Rebekkah Adams’ debut novel Front Porch Mannequins centers on the bleak, bruised lives of Nan, Alice and Lily, three women living in small town Ontario. The novel begins promisingly when Nan hatches a plan to improve Lily’s marriage to her abusive husband by mowing him down with a car. The scene is grotesquely brilliant and, perhaps more impressive, utterly realistic — a testament both to Adams’ skillful world-building and her mastery of her characters. At the movies we’d call this kind of thing the inciting incident — an event of such gravitas that it can’t help but bring about epic narrative change. Instead of propelling the narrative forward, however, Nan’s plan ends with a disappointing fizzle. Too often Adams takes extended dips into the uniformly troubled pasts of her characters: lengthy interludes that leave their present incarnations stuck, like Delane the mannequin, in the purgatory of Alice’s front porch. I kept waiting for something to jolt the trio out of their communal stupor until finally, in the last 30 pages or so, the discovery of a severed hand precipitates the solving of a mystery I didn’t even know existed.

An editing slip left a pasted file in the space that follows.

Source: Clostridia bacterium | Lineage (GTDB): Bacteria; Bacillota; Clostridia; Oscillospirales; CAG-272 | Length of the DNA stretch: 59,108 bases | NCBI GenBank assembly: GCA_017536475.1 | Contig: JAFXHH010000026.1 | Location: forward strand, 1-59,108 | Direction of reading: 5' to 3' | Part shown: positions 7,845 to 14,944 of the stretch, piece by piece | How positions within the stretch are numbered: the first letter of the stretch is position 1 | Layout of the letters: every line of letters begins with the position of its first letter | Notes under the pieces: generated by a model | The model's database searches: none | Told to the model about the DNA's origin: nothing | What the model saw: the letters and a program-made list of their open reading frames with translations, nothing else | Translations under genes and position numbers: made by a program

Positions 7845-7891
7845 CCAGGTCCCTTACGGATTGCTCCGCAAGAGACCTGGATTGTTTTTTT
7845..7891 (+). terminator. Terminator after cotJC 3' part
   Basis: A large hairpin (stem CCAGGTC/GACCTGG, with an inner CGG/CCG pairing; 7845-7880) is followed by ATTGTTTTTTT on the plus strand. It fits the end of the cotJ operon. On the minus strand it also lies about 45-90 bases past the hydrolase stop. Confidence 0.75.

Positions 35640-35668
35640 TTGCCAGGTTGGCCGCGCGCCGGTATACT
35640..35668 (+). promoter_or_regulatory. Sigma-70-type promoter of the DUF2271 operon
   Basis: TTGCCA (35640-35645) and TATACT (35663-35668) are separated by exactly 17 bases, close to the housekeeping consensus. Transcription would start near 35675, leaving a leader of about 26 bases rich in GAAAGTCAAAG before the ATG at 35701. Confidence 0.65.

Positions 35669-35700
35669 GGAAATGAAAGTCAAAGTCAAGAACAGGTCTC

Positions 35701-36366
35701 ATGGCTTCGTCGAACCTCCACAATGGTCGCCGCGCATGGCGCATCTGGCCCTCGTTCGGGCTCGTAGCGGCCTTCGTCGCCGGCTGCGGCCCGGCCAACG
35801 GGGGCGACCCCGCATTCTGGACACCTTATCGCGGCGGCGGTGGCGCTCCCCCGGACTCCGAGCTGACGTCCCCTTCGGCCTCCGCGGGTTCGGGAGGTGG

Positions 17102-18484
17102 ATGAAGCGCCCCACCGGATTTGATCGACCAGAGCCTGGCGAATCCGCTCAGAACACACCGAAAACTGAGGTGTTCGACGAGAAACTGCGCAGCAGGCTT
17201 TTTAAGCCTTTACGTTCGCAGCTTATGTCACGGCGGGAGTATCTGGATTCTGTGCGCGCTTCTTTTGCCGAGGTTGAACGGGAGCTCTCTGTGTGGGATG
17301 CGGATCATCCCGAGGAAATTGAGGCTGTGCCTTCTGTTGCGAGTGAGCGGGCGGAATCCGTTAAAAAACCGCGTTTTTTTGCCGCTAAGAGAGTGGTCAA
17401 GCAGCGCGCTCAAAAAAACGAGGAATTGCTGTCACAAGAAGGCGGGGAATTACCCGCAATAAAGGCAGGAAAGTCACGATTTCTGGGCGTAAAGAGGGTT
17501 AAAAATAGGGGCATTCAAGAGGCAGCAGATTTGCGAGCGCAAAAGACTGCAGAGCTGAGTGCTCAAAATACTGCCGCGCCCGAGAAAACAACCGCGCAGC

A capable writer with an eye for finding hope in the places we least expect, Adams handles the novel’s final pages effectively, serving up a credible, redemptive ending with grace and panache. Expanded, these moments would make for even finer narrative fodder. As it stands, they are too little, too late, making Front Porch Mannequins a commendable, though flawed, debut. (Andrew MacDonald)
by Rebekkah Adams, $16.95 176 pgs, Signature Editions PO Box 206, RPO Corydon, Winnipeg MB, R3M 3S7, signature-editions.com